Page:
Where different versions of uniform are available, the resolution therefore stated that “staff should be able to choose from what has been historically defined as the ‘male’ or ‘female’ items without the need to explain why”.
A number of examples of dress codes were provided by reps in our survey. These were sometimes set out in specific workplace policies or as periodic communications reminding staff about “appropriate” dress.
What is “appropriate” dress will also often depend on the role of the member of staff, with the requirements usually stricter for front-of-house and customer or client-facing roles.
The need to dress “suitably” or to reflect the “professional” nature of the role is often mentioned in dress codes, and those in customer or client-facing roles are sometimes reminded that they are “ambassadors” for the organisation.
Rather than specifying what to wear, several dress codes seen by Workplace Report provide a list of clothing that shouldn’t be worn.
For example, the dress code of a financial services company asks that staff do not wear “sporting and recreational clothes such as jeans, trainers, football shirts, tracksuits, flip flops and beachwear to the office.” A number of workplace dress codes advise against this kind of informal wear.
A dress code for library staff in a local authority area is more extensive in listing the following clothing as unacceptable: vest/spaghetti strapped/low cut tops; transparent or see-through blouses, skirts, dresses or shirts; shorts, short skirts/dresses; political badges or emblems, items of clothing using logos as the main design; denim, sportswear or leisure clothing, such as track suits; leggings worn as trousers (worn below dresses or longer tunics is acceptable); and flip flops, canvas/deck shoes, trainers (though discreet black trainers may be worn).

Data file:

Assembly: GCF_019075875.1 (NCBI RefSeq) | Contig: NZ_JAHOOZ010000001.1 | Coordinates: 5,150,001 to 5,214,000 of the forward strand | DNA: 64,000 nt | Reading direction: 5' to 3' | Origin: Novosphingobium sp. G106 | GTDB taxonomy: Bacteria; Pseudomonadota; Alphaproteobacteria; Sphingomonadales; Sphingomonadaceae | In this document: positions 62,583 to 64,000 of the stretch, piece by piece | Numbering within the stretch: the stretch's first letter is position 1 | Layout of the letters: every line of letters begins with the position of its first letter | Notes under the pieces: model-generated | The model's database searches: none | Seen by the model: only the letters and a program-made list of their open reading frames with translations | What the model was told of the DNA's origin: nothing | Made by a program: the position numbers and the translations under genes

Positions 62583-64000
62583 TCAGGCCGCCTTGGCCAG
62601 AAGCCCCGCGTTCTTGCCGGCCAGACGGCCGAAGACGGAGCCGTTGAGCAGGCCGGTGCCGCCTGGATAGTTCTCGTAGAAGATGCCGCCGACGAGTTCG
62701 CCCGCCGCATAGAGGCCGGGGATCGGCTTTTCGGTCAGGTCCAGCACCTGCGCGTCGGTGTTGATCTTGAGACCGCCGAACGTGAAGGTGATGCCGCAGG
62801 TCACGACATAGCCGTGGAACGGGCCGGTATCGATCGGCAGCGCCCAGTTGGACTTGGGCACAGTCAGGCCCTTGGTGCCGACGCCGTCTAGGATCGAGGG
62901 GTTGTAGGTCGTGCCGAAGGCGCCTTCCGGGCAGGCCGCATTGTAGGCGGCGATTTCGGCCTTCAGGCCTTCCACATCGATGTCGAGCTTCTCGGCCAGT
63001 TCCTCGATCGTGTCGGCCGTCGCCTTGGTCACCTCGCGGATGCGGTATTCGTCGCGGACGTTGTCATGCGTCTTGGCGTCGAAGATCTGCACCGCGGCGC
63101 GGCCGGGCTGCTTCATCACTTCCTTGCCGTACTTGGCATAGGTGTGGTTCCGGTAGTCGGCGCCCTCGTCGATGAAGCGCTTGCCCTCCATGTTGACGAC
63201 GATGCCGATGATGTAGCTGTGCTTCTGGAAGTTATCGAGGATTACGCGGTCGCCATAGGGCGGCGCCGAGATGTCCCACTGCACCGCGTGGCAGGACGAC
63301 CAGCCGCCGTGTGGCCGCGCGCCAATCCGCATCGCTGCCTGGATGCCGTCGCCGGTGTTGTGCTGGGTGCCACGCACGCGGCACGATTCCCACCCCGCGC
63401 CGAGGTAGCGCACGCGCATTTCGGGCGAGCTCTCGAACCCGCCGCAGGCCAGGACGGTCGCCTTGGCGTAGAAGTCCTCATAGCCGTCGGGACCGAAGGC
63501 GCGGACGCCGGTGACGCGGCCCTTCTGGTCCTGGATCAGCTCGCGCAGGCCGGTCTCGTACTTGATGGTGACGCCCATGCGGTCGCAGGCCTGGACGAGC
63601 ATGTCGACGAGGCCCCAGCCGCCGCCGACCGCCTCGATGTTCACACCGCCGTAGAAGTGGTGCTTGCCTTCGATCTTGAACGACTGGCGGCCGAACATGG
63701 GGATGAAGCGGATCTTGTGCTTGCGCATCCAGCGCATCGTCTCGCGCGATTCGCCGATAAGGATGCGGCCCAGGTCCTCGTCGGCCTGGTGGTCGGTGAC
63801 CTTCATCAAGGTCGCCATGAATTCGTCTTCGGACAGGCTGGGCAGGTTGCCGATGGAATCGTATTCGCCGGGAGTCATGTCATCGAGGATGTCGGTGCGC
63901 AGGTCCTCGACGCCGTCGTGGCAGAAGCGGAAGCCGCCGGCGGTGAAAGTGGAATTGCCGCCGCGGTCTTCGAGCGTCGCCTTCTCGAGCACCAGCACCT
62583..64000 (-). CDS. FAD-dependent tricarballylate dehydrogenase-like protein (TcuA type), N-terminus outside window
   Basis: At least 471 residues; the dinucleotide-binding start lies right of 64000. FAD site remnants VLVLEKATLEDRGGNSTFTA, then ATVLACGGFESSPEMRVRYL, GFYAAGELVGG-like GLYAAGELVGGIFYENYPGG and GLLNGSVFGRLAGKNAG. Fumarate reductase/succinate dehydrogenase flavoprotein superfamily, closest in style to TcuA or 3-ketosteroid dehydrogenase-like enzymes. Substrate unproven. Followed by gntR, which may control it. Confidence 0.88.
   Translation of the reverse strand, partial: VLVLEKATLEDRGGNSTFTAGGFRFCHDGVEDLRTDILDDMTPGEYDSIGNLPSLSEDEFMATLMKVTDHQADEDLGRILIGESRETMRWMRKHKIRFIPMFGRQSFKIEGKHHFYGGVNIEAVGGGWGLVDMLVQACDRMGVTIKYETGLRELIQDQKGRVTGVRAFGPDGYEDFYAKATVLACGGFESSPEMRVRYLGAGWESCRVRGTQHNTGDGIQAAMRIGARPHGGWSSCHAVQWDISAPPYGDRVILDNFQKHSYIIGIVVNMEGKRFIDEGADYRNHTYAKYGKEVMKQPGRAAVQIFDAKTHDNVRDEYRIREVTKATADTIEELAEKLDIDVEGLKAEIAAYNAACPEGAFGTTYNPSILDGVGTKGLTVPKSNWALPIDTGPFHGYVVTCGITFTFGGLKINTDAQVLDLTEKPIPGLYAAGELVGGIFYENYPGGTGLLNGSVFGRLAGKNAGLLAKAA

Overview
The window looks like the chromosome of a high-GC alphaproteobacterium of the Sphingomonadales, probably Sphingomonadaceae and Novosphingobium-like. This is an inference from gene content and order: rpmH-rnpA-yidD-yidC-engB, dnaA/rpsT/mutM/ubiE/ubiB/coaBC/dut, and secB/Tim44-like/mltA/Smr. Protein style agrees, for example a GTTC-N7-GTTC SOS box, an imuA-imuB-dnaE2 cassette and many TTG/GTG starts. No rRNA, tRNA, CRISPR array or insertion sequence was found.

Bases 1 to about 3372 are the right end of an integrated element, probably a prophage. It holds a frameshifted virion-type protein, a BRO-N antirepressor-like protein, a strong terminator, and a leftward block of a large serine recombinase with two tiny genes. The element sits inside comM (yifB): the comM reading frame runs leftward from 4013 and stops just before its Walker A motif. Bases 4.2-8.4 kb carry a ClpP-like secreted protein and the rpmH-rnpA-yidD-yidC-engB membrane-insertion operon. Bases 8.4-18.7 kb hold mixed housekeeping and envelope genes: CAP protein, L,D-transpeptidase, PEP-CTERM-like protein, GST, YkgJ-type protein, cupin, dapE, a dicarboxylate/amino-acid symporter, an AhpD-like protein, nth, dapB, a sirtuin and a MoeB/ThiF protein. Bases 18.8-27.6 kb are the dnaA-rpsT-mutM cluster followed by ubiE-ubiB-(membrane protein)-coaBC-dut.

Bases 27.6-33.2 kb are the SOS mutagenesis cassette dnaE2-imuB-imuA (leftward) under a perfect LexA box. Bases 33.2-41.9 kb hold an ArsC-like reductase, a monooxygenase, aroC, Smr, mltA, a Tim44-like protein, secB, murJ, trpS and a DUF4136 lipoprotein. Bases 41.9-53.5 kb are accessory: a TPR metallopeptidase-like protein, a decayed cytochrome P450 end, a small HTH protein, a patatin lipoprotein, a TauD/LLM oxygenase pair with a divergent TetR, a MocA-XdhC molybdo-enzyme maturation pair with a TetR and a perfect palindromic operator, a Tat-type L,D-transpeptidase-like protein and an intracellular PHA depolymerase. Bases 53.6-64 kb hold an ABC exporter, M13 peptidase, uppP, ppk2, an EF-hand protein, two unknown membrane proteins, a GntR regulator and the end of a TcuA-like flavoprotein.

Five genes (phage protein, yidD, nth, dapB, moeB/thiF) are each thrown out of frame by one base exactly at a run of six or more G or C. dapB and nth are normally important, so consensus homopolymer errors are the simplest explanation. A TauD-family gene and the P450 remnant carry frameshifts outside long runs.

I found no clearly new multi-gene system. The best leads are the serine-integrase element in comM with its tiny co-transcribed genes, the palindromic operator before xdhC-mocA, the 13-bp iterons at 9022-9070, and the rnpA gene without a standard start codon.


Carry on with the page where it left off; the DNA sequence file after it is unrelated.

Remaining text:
Sometimes complaints or comments from other members of staff are cited as a reason for such policies or communications.
For example, a communication from a local authority employer referred to representations made by employees regarding the way some of their colleagues dress for work.
The communication reminded staff that the public “as our customers and our colleagues” expect staff “to look as though we are dressing for business rather than dressing for the beach or night club,” and that such attire was “not acceptable”.
The communication also suggested that staff needed to think about “the way we look in terms of our own personal grooming”, underlining that “it is also important that we should not look scruffy”.
Some reps reported a concern with regards to comments and communications about appropriate dress straying into the personal. For example, a rep at one local authority referred to a staff workshop to discuss the workplace “business wear” policy, at which some present were “putting their own personal views forward” and that this was becoming “quite uncomfortable”.